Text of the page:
[IPAC-List] Measurement education

Dennis Doverspike dennisdoverspike at gmail.com
Thu Oct 25 09:19:10 EDT 2012


I realize this will be of absolutely no help, but I find that even many
expert measurement and selection people way overestimate the efficiency of
assessment. That is not to say that tests do not have utility, they clearly
do, or that a good test is not better than a bad test, it clearly is, but
the real value of tests comes in making lots of decisions about lots of
people and at the organizational level (I have an article I wrote up for
IPAC a number of years ago on this topic, although it helps to make my
point and not yours).

In the artificial, but instructive case of a dichotomous predictor and a
dichotomous criterion, the efficiency of tests is given by the
Taylor-Russell tables. I believe it is very useful to review those tables,
because they reveal that in many real world cases the use of assessments
will result in many correct decisions, but still many wrong decisions. For
example, with a correlation coefficient of .50, and a base rate and
selection ratio of.50, the percentage of successful people is only 67%;
that is good, but probably much lower than most people would estimate.
With a more typical correlation of .25, the percentage of successful
people would be .58, which would mean there are still a lot of unsuccessful

My point, although tests are better than the alternative, they are not
perfect and do result in a great many more incorrect decisions than we
would probably expect, especially from the perspective of the individual
test taker.

Two additional caveats from many years of experience with promotional
testing. Many times the "best" people do not want the promotion. Thus,
especially if you are talking about failing the test, they fail because
they do not study, do not prepare, or are not prepared. They fail because
they are not motivated to obtain a good score or the promotion. Other
times, the best people may simply be too busy, with life or with their job,
to prepare for the exam. Not sure that argument will help you either, but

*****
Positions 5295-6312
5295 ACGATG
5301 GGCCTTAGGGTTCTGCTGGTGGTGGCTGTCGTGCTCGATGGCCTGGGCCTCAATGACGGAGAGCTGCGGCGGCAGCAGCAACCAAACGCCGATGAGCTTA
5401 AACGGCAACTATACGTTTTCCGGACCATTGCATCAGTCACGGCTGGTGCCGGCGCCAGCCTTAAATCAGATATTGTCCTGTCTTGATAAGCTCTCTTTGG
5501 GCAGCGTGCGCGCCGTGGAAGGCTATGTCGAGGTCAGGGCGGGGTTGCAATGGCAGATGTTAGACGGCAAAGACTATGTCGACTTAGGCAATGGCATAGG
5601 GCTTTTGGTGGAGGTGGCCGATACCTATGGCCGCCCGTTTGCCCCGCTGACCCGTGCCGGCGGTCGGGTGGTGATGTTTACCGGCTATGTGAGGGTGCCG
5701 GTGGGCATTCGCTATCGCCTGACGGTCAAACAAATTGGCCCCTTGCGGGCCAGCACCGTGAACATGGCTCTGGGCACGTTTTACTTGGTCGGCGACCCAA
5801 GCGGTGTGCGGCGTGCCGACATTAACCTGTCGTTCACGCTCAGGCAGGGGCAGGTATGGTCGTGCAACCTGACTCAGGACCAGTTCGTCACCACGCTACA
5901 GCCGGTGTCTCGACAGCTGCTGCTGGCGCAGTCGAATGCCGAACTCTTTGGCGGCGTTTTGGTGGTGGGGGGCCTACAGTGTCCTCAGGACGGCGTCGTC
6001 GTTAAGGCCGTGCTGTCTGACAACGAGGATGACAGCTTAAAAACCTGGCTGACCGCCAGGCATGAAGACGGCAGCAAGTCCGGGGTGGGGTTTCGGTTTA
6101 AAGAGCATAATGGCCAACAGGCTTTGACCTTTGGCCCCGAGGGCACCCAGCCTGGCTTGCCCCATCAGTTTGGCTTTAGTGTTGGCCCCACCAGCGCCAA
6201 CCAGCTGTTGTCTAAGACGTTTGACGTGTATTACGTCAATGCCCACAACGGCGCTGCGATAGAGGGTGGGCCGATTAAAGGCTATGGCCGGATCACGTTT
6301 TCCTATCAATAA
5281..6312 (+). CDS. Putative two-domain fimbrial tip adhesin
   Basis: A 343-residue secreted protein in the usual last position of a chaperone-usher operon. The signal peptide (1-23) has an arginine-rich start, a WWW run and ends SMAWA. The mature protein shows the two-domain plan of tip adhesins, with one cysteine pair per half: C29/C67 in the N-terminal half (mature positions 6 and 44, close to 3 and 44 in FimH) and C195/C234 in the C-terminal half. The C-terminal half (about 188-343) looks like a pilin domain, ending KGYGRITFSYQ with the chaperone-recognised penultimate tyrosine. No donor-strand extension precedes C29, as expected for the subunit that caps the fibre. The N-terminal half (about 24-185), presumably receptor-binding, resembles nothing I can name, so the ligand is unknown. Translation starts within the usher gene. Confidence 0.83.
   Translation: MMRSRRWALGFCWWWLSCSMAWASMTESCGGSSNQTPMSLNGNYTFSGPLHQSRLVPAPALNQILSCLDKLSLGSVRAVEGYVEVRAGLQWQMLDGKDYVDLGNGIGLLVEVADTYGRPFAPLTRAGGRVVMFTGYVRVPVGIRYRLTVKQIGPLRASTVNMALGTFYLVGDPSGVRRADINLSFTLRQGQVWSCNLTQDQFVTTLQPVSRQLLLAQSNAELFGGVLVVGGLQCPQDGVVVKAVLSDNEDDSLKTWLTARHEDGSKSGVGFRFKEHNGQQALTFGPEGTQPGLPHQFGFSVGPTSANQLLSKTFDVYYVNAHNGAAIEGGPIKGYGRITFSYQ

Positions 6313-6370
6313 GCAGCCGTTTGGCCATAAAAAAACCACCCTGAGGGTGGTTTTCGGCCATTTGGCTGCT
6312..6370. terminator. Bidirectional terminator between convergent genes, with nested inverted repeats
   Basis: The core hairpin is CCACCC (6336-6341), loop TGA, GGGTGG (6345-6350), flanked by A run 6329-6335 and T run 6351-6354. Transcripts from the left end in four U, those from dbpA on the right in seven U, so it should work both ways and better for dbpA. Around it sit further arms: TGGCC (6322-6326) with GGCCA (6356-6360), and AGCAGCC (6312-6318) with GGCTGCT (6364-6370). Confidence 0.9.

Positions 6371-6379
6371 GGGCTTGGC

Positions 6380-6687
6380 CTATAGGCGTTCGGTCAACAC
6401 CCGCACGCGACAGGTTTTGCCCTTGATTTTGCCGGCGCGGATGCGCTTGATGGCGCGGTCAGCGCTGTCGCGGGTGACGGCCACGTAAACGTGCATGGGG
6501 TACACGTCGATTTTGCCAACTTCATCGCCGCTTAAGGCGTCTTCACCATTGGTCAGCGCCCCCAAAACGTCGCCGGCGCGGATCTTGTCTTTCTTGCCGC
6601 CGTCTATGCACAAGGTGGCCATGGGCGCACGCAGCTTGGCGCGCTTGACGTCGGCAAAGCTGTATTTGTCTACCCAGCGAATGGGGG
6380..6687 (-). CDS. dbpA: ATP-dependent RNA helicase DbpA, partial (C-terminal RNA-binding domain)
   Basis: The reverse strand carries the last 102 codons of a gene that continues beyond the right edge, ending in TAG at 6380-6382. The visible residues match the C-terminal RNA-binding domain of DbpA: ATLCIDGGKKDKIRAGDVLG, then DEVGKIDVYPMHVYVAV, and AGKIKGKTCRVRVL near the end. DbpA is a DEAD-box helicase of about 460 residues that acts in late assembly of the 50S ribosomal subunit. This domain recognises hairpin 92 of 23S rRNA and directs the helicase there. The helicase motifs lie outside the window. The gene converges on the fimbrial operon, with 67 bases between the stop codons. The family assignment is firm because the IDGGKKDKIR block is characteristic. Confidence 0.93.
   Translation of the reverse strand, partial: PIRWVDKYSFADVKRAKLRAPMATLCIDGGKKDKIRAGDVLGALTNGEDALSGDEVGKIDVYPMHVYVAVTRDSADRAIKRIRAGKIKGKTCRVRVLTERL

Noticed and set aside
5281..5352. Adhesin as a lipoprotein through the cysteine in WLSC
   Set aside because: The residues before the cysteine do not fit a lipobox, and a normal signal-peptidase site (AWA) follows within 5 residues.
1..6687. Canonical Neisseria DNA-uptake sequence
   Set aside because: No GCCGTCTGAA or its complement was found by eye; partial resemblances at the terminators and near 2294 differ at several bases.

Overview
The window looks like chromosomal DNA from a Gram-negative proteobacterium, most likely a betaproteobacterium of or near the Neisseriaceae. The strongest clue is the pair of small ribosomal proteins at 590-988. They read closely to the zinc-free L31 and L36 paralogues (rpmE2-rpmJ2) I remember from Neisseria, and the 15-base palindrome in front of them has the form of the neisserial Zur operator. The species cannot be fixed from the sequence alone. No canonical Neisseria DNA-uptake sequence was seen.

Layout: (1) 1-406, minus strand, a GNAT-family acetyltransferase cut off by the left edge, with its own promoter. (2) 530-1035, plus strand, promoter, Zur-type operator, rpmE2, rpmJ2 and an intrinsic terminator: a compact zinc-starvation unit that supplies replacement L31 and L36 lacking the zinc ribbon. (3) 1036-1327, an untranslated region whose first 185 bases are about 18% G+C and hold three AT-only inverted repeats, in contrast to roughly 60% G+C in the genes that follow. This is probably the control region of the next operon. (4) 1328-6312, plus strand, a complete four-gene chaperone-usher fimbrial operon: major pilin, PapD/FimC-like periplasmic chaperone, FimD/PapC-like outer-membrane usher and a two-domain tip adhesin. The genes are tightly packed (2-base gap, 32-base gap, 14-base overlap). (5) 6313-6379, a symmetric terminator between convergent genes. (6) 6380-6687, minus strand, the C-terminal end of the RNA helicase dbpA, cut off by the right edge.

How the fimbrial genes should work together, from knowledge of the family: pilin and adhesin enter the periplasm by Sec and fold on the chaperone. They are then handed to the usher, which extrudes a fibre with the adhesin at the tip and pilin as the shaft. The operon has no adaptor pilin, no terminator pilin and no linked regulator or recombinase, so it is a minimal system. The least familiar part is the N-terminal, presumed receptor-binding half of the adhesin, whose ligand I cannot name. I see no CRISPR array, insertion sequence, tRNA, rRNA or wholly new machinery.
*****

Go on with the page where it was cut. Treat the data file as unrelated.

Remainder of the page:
I believe it is a reality of promotional testing.


On Wed, Oct 24, 2012 at 7:26 PM, Partain, Steven C. <Steven.Partain at tvfr.com

> wrote:

> Folks, I am facing a bit of a crisis of understanding related to

> measurement in promotional exams. Every-so-often we have a promotional

> exam in which the names and ranking of eligibles on the list don't match

> what our folks know about those candidates. We've had several recently

> with the "best" people failing the exams. As you might imagine, HR is to

> blame, and we are under great pressure to change our approach to exams to

> ensure the "best" people pass and are appropriately ranked. I won't go

> through all the practices we use to ensure validity, reliability,

> standardization, etc. We certainly are always looking at those factors and

> have room to improve. But the underlying message is to make our exams

> "more successful," which means that the resulting eligible list matches the

> perceptions of our workforce about their true ability.


> So, here's my question. I feel pretty well-versed in the folly of

> holistic assessments, the relatively low validity of others "sizing up"

> candidates intuitively, etc. I have attempted-and obviously failed-to

> convey some of the science underlying this. How have others successfully

> overcome this challenge? Are there metaphors that have worked? A written

> piece published that captures the issue in laymen's terms?


> Any help is appreciated. Otherwise, I fear we will head down the road of

> having the workforce rank candidates-kind of a popularity contest.


> Thanks,


> Steven Partain

> HR Manager

> Human Resources

> Tualatin Valley Fire & Rescue

> 11945 SW 70th Avenue, Tigard, Oregon 97223

> www.tvfr.com<http://www.tvfr.com/>

> Ph. 503-259-1292


> _______________________________________________________

> IPAC-List

> IPAC-List at ipacweb.org

> http://www.ipacweb.org/mailman/listinfo/ipac-list


Dennis Doverspike, PhD., ABPP
Licensed Psychologist, #3539 (OHIO)
Independent Consultant
Professor of Psychology, University of Akron
dennisdoverspike at gmail.com

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